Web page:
It’s here, baseball fans, it’s finally here. The day we have been waiting for.
What’s so important about today you ask? Well, according to everyone in the baseball world, today is supposed to be the last day of negotiations between the MLBPA and MLB before regular season games are canceled. You may be one of the optimists out there that thinks the two sides would never let regular season games get canceled over money and greed and all that good stuff but I regret to inform you, you’re wrong. I felt the need to weigh in on the current lockout going on in Major League Baseball and let baseball fans know that when it comes to getting a deal done, I wouldn't hold your breath.
Now you may be asking yourself, “What does this ex-soccer player know about the MLB lockout?” and that's fair.
To answer that question I’ll be honest and say, not a whole lot. I don’t know all the details nor do I care to learn them but what I do know is that the MLBPA isn’t built to back down to their overlords, they are built for the fight.
For the majority of my career in Major League Soccer I was a union representative for my respected teams. One of the biggest perks of being a union rep was the yearly all expenses paid “retreat” to Las Vegas where we would get together for a lot of meetings and a lot more alcohol. One of these meetings in particular always stood out to me above the other ones and it wasn’t because of the hangover I was fighting off but it was instead because of the guest who hosted it, the MLBPA.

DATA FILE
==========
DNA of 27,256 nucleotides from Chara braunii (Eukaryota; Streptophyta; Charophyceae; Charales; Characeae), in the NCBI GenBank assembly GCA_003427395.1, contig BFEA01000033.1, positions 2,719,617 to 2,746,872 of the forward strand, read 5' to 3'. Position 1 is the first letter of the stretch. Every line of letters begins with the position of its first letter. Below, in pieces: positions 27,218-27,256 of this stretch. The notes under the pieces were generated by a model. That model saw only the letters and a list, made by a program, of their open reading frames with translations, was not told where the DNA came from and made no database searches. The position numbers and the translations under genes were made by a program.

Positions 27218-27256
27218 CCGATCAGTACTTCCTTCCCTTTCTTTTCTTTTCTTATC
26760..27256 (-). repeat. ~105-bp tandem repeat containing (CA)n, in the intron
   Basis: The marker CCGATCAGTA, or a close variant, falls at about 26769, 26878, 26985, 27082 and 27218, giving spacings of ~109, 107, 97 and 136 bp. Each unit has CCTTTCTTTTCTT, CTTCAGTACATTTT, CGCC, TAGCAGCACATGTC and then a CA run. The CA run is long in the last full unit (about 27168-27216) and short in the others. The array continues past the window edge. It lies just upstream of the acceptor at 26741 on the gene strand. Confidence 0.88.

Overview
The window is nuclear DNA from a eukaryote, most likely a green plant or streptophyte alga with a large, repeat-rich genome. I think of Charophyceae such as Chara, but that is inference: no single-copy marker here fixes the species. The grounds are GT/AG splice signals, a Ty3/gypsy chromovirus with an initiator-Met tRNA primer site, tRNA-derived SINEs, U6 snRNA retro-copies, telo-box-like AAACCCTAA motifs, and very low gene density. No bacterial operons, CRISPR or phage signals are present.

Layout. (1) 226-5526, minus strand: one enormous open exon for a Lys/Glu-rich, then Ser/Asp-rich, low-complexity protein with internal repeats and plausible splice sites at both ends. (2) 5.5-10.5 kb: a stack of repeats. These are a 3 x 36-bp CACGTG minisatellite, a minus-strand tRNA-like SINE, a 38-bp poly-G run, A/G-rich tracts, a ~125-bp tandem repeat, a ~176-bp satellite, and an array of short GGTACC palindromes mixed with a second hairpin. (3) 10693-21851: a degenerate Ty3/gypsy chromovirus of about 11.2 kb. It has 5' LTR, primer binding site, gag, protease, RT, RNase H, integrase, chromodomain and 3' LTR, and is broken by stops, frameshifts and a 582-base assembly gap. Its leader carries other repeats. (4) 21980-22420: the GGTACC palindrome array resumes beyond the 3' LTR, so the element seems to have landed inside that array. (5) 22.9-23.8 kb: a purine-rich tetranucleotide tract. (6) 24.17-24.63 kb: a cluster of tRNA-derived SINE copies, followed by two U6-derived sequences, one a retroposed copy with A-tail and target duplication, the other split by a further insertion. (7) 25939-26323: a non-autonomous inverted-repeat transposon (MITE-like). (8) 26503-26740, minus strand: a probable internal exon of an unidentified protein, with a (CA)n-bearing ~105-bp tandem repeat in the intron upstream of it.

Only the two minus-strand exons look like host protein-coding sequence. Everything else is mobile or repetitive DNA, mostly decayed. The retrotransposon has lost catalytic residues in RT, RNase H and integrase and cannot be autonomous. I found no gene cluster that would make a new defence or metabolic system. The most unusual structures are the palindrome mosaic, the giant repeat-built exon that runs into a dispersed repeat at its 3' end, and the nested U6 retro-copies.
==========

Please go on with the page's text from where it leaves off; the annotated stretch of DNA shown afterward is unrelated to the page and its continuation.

What I learned from this meeting is that the MLBPA is the top dog of unions when it comes to sports leagues in this country. They are a fine tuned machine that has been around for decades and built up enough money and trust within their player pool that in the event of a lock out, they have enough resources to go toe to toe with just about anyone. Especially Rob Manfred. When most unions say that the owners have more to lose. I never really believe it; unfortunately for baseball fans in this country, (myself included) when it comes to the MLBPA, that may actually be the case.
So what do you get when a stubborn commissioner and a finely tuned MLBPA sit down at a negotiating table? I hope I'm wrong but my guess is not a whole lot of baseball.